This is the icing I used -- it worked great as it sets up and glues everything together nicely.  I had to mix my own yellow as I couldn't find the color I wanted in the store.

I also treated myself to a cupcake decorating class at the lovely Occasionally Cake.  In this class we learned to make rolled fondant animals to use as cupcake toppers.  It was fun but I now know why bakeries charge $6-7 for one of these.  I think I'll stick to frosting that tastes yummy and work on perfecting my swirl technique for icing cupcakes.

Now that birthdays are out of the way I have turned my attention to Halloween costumes and three challenges that are coming due very soon.  The first is one sponsored by my sewing guild chapter.  Each participant was given one yard of the same fabric and charged to create something from it.  I can't share my project until after our annual meeting which takes place on October 26th.  My ASG Neighborhood Group is also holding a challenge.  Members exchanged fabric pieces at the beginning of the year with instructions to decorate, embellish or change our given piece anyway we want.  We'll be returning the fabric to its original owner in November.  The third challenge is one that I am very excited about.  It is being sponsored by Sarah Veblen.  Sarah is offering several challenges each year to help sewers approach problem-solving in a creative way.  For this first challenge participants are asked to use one of Sarah's Dressy Dresses as inspiration to create a casual garment.  You can find more information here.  I hope you will consider joining me in this fun challenge.



When I think back on how busy the last few weeks have been, I feel like I should have more to show for all of my hard work!  Unfortunately, I have not had one minute to work in my sewing room on any of MY projects.  Right now my to-do list is longer than there are hours in the day, and, with some deadlines looming, I've got to put my projects on the back burner.  I have a beautiful wool skirt that is *almost* finished, but I won't get to wear it this season.  I love how it's turning out, with some hand embellishment, and can't wait to show it to you.  I just hope we haven't reached bathing suit season before I can.

Most of the things that have been keeping me occupied aren't blog- or picture-worthy (tagging items for my church's consignment sale, taxes, yard work, subscription renewals, doctor's appointments) but here are a few little projects that I've been working on.

I needed to come up with five little thank you gifts in a hurry.  Luckily, I had some materials all ready to go that allowed me to whip up these five kanzashi flowers in an evening.  A couple of years ago I led a program at my local ASG group on making kanzashi, and I still have lots of prepared supplies left over which makes it easy to get started on a project.  You can read more about the flowers in some of my previous posts here.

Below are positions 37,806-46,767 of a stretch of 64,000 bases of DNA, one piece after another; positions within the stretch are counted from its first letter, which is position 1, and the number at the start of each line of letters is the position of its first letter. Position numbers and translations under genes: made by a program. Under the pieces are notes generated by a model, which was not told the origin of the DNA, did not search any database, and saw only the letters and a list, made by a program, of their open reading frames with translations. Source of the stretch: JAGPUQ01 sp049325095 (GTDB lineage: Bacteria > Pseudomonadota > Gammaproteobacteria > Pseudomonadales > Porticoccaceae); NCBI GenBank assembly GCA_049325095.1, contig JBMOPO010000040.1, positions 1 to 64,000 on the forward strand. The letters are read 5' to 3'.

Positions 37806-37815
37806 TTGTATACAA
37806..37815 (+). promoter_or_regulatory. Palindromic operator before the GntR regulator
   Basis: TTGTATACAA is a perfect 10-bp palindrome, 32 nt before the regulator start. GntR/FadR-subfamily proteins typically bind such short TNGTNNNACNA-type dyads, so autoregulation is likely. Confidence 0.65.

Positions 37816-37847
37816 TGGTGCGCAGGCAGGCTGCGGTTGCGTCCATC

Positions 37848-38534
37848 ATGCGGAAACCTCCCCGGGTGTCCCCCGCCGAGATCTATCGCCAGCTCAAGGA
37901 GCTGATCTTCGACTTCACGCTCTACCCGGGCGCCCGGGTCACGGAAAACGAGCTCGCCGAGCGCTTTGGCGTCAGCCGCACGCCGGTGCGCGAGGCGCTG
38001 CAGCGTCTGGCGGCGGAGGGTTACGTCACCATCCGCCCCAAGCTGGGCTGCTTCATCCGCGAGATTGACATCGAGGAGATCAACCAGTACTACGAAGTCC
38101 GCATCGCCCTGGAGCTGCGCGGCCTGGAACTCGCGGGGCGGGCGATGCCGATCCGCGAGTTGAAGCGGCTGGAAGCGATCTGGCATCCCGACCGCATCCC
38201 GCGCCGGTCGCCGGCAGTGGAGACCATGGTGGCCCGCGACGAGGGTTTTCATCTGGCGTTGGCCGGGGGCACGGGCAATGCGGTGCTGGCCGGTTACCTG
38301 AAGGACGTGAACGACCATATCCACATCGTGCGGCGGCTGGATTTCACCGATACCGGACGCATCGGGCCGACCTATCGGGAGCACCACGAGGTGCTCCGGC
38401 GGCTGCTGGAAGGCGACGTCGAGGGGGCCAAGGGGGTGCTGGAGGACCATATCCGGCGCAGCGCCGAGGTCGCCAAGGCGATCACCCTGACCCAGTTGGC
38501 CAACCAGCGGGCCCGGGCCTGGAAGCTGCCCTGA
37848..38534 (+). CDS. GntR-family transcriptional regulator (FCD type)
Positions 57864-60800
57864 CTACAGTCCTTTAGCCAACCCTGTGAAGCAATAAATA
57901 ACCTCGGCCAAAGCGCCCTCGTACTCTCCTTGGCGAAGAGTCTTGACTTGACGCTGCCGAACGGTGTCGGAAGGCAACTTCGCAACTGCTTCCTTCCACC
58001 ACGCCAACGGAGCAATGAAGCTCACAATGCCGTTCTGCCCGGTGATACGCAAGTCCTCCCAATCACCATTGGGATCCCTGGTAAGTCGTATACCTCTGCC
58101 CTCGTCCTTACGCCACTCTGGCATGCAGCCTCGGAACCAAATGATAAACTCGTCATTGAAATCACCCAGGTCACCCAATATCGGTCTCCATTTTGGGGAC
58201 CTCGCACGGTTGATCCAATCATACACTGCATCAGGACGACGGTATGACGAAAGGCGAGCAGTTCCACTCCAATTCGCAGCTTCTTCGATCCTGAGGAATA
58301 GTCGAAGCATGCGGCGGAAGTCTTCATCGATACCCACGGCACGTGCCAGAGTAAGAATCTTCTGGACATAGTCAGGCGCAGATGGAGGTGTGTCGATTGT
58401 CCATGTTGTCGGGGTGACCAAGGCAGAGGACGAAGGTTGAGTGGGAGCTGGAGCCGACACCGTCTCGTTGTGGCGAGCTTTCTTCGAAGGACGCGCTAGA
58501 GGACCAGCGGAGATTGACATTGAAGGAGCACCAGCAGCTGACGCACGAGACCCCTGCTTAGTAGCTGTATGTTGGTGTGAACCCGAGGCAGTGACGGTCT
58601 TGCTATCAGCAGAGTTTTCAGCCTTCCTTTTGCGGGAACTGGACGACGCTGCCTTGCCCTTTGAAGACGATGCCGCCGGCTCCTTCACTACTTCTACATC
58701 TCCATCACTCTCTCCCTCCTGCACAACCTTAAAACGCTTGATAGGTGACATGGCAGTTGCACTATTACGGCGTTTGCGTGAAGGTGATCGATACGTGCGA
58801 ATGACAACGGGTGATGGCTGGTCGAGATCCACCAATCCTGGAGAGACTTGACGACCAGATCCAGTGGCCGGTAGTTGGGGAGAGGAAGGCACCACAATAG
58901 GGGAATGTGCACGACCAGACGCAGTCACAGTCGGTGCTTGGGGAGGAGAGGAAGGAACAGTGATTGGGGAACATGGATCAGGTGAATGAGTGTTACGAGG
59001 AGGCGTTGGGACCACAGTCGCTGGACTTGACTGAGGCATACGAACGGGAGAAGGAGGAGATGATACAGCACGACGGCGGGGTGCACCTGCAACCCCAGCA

Today is the last day of school before Spring Break and I sent some special treats to school with my kids today.  I told them that these are the Easter Bunny's favorite cookie.

Lastly, my oldest son is finishing a program he's been in all year (hence, the need for thank you gifts).  They are sending him off with a little party this afternoon so I made these cupcakes for the occasion.  The butterflies are made from gumdrop-style orange slice candy, the antennae are piped icing and the tips of the antennae are sprinkles.

All of these pictures make me feel so happy, like spring has really arrived.  Wish me luck finding time over the next week to finish up some projects in my sewing room -- with Spring Break happening at my house I'll be lucky to find even a few minutes for myself!


Icing to die for

I've got a pile of projects that need to be photographed so I can write posts about them.  But that will have to wait until the sun is up again, so tonight I'm going to share with you an icing recipe I discovered this fall and used for my oldest son's birthday cupcakes.

First I should start by telling you that I don't typically like icing.  When I was a teenager I liked to decorate cakes and had my fill of buttercream frosting.  Most often when served a slice of cake or a cupcake, I will scrape the icing off and eat the cake.  The one exception to this is Italian Meringue Buttercream Frosting like I used on my wedding cupcakes.  But this icing is a lot of work and would surely be wasted on a bunch of 4- and 5-year-olds.  So I went looking for another icing recipe.  What I found surprised me.

This recipe is unusual because you begin by cooking a roux from flour and milk.   One of the things I like about the meringue icing is that it uses a sugar syrup made from white sugar instead of confectioners sugar which I don't like the taste of.  The recipe I found also uses white sugar.  The original recipe I started with can be found at this link, but it is buried in a lot of comments so I have rewritten it for you here.

The texture of this icing is almost like whipped cream (there is a grocery store chain in my area that makes a whipped cream frosting for their cakes and this icing is a lot like that).  It is not overly sweet but has the rich taste of butter.  I used a boxed mix for the cupcakes (my favorite is Duncan Hines Moist Deluxe Classic Yellow Cake and Moist Deluxe Devil's Food Cake) and piped the icing on in a swirl pattern using Pampered Chef's Easy Accent Decorator (like a pastry bag with a trigger).  The clown toppers came from Meri Meri.  The cupcakes were a big hit at the party, mostly with the grown-ups (one of my friends ate 4!)